Upon admission, students will be matched with a sponsoring temporary advisor. After the completion of the first two semesters, the student and temporary advisor meet to discuss whether or not the temporary advisor and student will continue working together or if the student is to find a new advisor. The student may consult with the Director of Graduate Studies in the event of the latter situation.
The guidance committee consists of the advisor and two more committee members from the Communication Department. At least two of these three people must be voting members of the Communication Department faculty.
During 1st year of MA program, both an MA Plan of Study and Comprehensive Exam Committee form must be submitted through GRADPATH, the Graduate College's electronic system for submission of required Graduate College Student forms.
The Commmittee form indicates student's program advisor and other committee members. Once the committee composition has been approved by the student's advisor and Director of Graduate Studies, any future changes in the composition of the committee require the approval of the Major Advisor and the involved faculty, or a majority of the committee and the Director of Graduate Studies.
Master's students must complete 34 units regardless of whether they choose the thesis or non-thesis option. Students are strongly encouraged to recognize that the thesis option will most likely take more time and effort than the non-thesis option. However, the thesis option is recommended for students who wish to pursue the Ph.D.
All students must complete the three core courses of 500, 561 and 571.
Familiarize students with the structure of the discipline, prominent theorists and historical developments, as well as beginning to understand more about the process of research and writing in the discipline of Communication.
This course will expose students to the logic and conduct of research that is aimed at producing generalizable information about human communication. The goal of the course is to develop student's ability to conduct and evaluate social scientific research.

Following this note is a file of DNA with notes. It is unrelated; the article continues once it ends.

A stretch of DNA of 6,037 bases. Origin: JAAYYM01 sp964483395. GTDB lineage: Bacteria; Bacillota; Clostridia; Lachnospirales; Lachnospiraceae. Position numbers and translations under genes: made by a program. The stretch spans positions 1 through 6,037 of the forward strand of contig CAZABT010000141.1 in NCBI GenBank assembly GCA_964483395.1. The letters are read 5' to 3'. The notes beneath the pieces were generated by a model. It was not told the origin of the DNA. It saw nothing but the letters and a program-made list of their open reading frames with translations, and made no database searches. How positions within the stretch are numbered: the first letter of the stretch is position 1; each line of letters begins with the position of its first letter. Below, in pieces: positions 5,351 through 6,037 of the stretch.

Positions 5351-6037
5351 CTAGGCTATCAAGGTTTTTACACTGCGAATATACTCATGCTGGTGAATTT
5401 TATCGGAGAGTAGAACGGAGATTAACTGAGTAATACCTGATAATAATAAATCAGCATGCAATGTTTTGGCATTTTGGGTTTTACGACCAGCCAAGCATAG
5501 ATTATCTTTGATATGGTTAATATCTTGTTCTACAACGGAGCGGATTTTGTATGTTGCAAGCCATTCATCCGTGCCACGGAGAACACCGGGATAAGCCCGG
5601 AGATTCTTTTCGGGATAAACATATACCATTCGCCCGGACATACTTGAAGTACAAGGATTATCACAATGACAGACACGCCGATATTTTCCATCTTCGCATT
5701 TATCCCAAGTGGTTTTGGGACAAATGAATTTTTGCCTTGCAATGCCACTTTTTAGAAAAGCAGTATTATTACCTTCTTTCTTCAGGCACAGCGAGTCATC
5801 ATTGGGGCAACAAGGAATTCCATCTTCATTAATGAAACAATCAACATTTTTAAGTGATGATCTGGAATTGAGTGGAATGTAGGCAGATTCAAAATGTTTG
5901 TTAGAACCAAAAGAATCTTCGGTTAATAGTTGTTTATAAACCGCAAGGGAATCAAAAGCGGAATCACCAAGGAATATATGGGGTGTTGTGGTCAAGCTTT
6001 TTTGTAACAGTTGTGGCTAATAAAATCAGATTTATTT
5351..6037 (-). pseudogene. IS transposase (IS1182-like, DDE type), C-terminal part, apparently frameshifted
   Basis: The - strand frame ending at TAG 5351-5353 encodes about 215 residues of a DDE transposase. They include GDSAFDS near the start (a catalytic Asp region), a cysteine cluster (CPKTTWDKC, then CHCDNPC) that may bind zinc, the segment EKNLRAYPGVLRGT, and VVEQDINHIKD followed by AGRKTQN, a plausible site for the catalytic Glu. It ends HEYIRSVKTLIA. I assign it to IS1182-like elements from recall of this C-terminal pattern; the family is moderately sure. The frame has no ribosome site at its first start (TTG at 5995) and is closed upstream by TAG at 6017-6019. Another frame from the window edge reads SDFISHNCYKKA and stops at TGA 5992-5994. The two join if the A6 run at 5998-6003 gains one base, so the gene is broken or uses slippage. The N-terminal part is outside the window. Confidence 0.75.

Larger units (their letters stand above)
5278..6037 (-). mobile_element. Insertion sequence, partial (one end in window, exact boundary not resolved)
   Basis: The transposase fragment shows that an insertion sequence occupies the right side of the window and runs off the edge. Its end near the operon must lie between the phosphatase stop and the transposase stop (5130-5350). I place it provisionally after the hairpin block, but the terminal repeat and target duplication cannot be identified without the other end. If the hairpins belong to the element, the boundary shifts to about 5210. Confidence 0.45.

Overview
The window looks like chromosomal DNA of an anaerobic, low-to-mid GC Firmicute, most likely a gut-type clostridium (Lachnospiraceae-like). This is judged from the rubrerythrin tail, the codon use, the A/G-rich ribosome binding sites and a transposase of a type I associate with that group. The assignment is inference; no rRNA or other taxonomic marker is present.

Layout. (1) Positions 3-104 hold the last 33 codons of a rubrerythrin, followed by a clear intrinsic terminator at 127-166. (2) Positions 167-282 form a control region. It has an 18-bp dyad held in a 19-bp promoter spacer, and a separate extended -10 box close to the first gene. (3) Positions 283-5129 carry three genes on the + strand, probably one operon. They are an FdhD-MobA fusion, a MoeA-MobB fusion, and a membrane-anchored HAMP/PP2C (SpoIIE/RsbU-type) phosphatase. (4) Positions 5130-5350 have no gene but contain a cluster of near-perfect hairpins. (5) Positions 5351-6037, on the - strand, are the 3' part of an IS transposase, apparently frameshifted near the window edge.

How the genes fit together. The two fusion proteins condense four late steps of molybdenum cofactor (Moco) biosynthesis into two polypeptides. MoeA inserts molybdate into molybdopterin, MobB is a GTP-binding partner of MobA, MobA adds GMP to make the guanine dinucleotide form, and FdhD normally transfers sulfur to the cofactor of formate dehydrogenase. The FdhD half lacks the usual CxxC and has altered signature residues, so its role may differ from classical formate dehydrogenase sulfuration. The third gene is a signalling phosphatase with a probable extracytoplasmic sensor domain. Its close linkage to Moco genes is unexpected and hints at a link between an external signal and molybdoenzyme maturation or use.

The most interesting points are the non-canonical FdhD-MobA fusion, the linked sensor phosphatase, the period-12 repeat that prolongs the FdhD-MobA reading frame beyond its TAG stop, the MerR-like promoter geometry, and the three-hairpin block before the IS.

This course will expose students to fundamental and intermediate techniques for the analysis of quantitative data. Descriptive statistics, univariate, and multivariate statistics will be covered throughout the semester. In addition to examining different analytical techniques, students will be exposed to computer programs for statistical analyses.
Students must take at least 2 theory seminars from the theory seminar rotation: 609, 610, 620, 669.
This course is designed to provide you with a comprehensive understanding of the prominent social scientific theories of mass communication. It will address the development of media theories from the early stages to the contemporary models. Particular emphasis will be placed on the most notable theories. Upon completion of the course, students should have extensive knowledge of how media theory and research can be applied to explaining the impact of media exposure on individuals and society.
An overview of theoretical perspectives on the role of verbal and nonverbal communication in the process of generating and understanding development of interpersonal relationships.
An overview of historical and theoretical perspectives on communication strategies used in social influence attempts from interpersonal to mass media contexts.
This course will explore developing an awareness and understanding of the relationship between interpersonal communication and health. It will also work on developing the ability to interpret and discuss some of the existing research/scholarship focusing on aspects of interpersonal communication, relationships, and health. Finally, it will examine ways of investigating health issues in interpersonal contexts.
Students may take up to 6 elective units (2 classes) outside the department.
- Only 3 units of independent study or internship may be counted toward the 34 minimum.
- The program must be completed in 2 years with a GPA of 3.0 or higher.